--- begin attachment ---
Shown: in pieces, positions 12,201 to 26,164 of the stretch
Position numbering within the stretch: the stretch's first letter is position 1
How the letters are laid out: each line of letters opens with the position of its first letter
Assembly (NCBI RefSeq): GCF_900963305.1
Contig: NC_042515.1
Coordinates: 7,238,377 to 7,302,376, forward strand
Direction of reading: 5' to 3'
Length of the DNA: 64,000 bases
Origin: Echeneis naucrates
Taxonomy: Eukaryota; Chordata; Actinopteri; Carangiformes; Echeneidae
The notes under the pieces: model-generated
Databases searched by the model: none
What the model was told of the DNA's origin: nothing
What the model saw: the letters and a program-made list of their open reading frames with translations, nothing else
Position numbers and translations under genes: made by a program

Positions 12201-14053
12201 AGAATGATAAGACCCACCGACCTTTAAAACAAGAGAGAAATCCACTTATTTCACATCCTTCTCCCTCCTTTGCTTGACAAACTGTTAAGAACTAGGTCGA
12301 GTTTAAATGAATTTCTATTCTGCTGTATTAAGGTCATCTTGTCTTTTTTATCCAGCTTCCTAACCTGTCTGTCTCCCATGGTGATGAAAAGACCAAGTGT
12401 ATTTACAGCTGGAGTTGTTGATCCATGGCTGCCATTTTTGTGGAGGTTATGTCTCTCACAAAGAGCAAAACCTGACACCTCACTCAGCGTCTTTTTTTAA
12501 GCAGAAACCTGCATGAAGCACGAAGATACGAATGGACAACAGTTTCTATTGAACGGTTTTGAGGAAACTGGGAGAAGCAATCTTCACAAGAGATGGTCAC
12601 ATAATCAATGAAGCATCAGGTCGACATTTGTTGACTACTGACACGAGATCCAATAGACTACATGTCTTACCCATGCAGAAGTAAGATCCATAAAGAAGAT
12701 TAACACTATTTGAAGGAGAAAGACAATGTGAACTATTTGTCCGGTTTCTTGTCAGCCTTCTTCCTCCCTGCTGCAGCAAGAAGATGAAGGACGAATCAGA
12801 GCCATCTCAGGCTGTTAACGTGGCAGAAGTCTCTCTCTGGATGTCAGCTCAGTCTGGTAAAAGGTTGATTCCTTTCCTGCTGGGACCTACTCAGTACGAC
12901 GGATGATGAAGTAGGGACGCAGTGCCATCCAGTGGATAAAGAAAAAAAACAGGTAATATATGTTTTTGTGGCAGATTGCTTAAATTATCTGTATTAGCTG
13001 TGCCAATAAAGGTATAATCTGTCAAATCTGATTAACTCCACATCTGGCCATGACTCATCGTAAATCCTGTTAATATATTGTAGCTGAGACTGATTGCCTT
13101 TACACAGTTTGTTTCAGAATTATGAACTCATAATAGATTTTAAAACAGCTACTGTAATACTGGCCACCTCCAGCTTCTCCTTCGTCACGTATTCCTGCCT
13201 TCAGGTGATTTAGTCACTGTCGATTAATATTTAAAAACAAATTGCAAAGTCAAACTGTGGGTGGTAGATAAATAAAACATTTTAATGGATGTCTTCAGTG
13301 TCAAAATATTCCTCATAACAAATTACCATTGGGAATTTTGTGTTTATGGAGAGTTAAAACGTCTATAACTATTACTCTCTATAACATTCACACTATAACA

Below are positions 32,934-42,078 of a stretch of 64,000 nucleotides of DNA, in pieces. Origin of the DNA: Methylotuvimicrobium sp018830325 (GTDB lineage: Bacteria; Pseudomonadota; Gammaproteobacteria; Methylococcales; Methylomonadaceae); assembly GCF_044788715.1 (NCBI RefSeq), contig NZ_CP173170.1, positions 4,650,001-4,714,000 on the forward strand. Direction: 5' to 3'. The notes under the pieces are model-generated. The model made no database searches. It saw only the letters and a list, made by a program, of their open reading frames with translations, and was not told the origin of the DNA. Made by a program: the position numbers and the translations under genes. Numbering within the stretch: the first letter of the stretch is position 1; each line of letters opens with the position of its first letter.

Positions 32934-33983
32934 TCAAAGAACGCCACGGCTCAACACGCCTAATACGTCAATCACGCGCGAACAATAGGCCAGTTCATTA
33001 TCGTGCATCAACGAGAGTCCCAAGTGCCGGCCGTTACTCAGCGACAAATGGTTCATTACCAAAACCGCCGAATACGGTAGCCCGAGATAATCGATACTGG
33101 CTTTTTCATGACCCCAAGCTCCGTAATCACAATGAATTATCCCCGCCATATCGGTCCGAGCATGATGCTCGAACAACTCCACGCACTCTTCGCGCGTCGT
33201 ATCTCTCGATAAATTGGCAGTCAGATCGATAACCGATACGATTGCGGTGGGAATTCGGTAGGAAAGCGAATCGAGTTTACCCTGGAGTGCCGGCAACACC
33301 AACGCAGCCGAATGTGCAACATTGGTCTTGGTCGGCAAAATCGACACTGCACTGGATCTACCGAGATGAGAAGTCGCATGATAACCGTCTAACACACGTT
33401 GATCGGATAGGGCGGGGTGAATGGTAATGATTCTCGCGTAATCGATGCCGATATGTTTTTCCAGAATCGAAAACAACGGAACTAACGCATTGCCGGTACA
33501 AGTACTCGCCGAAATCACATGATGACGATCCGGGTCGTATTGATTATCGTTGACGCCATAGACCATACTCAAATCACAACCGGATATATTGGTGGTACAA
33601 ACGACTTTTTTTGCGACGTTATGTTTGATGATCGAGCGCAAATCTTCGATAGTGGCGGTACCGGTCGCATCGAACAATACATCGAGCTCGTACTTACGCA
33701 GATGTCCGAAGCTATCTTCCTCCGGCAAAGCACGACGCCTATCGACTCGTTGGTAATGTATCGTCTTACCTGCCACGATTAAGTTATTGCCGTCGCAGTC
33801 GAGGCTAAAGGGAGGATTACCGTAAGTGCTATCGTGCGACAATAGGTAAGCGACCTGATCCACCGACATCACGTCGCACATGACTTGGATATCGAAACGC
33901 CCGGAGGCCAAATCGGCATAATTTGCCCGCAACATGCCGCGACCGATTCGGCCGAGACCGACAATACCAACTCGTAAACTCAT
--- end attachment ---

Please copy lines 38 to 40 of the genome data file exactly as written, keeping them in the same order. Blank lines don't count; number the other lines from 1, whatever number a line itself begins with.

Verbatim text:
33601 ACGACTTTTTTTGCGACGTTATGTTTGATGATCGAGCGCAAATCTTCGATAGTGGCGGTACCGGTCGCATCGAACAATACATCGAGCTCGTACTTACGCA
33701 GATGTCCGAAGCTATCTTCCTCCGGCAAAGCACGACGCCTATCGACTCGTTGGTAATGTATCGTCTTACCTGCCACGATTAAGTTATTGCCGTCGCAGTC
33801 GAGGCTAAAGGGAGGATTACCGTAAGTGCTATCGTGCGACAATAGGTAAGCGACCTGATCCACCGACATCACGTCGCACATGACTTGGATATCGAAACGC